Learning to Appreciate Each Moment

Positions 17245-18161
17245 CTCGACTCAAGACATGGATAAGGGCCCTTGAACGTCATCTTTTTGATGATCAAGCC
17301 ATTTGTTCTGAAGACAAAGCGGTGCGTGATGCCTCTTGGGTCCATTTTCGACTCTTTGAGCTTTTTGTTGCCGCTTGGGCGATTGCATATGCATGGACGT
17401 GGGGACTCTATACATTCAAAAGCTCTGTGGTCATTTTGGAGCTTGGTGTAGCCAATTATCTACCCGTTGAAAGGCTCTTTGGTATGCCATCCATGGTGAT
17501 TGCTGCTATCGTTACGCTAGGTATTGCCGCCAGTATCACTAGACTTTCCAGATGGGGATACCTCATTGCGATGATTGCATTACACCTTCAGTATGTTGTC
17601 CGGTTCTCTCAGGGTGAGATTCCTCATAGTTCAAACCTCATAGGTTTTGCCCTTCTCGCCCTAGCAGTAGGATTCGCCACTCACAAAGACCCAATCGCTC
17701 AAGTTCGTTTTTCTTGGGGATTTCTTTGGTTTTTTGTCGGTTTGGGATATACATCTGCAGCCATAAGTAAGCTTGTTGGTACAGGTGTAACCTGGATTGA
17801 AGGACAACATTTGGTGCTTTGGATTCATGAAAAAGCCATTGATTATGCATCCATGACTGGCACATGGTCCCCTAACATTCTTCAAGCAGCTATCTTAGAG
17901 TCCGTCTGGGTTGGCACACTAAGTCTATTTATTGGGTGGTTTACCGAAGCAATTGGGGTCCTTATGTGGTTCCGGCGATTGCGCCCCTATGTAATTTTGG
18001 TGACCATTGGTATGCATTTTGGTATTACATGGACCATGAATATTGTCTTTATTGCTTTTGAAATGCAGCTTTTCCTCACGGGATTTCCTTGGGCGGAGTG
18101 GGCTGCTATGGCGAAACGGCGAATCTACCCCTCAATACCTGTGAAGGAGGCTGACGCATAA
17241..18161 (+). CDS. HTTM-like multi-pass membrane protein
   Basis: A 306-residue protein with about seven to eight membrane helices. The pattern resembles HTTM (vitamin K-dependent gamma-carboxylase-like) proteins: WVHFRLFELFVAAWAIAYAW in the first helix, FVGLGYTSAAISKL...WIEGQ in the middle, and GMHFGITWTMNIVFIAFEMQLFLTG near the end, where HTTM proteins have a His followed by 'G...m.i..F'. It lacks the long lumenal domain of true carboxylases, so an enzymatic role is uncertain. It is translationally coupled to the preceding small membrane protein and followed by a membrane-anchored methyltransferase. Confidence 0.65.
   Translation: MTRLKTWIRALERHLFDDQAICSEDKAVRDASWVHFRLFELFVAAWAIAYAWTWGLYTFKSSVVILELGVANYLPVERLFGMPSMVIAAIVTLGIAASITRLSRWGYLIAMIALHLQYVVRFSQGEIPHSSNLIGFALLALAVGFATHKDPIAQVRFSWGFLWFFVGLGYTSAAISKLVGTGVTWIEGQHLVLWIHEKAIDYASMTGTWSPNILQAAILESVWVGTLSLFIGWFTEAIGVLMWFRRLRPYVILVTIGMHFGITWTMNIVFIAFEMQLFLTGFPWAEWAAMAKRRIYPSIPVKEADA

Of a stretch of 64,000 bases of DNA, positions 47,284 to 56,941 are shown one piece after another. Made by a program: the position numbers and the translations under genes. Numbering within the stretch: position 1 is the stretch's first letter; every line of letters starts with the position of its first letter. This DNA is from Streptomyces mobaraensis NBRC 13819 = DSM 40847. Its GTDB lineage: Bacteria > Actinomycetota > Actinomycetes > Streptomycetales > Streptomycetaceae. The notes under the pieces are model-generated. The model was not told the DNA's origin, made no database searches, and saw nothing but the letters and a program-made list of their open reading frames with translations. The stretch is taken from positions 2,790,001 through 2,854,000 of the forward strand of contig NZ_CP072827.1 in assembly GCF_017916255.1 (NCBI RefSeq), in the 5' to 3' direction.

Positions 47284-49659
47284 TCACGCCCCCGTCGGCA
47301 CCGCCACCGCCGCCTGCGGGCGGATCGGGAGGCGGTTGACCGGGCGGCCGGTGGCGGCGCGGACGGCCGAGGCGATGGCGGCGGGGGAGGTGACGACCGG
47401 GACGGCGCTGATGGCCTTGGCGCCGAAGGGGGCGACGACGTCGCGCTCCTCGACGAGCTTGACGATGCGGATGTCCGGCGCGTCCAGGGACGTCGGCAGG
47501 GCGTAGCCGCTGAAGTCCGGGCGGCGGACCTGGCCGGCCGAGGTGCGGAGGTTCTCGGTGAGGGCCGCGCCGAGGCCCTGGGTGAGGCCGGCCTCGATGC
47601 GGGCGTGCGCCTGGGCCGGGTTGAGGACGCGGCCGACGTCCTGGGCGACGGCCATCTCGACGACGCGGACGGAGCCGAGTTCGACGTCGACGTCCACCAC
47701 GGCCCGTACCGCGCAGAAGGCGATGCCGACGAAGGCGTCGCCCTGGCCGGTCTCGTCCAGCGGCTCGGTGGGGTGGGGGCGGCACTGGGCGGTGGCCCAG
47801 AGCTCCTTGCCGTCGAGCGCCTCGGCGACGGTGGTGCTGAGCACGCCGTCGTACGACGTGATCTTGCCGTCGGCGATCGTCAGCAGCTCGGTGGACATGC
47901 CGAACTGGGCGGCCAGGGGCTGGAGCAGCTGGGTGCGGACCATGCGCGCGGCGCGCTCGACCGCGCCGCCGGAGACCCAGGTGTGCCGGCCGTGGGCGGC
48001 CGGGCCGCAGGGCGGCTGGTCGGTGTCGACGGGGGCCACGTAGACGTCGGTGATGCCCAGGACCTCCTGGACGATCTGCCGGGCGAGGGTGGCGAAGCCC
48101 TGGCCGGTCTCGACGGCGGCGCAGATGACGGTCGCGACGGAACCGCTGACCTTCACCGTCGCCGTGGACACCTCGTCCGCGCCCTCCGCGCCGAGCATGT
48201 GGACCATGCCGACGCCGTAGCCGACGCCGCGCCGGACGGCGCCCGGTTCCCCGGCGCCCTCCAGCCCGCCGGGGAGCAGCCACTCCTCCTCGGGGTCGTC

E (my daughter) and I spent a long time playing and painting today. She was too sick to go to camp but too well to simply watch movies all day. Sick days are hard because a) your child is sick and b) because you suddenly have to rearrange and often give up your own plans and your own work for a day left to chance. I’m trying very hard to appreciate each day with her and not to complain or be bitter about losing my own plans. I’ll have plenty of time for those, but E will only be 4 years old once. And we’ll only sit together and make paintings a few times in our lives. She’s an amazing companion, and every missed call or unsent email or delayed book revision can always wait. There’s always tomorrow for those things, at least that’s what I tell myself. And what’s the reward? There isn’t one. Children are born already breaking our hearts, in the sense that we can’t hold onto our time with them, and we dive into this vast, chaotic pool of sleepless nights and messy rooms and sick days and early mornings knowing that, if we are doing our job right, we won’t be needed soon enough. Being obsolete is the price we pay for raising an independent human being. So the reward is this minute, this second, this kiss, this hug, this smile, this silly game, this sweet breath on our faces and these arms around our necks. Every moment a gift. Every moment a goodbye.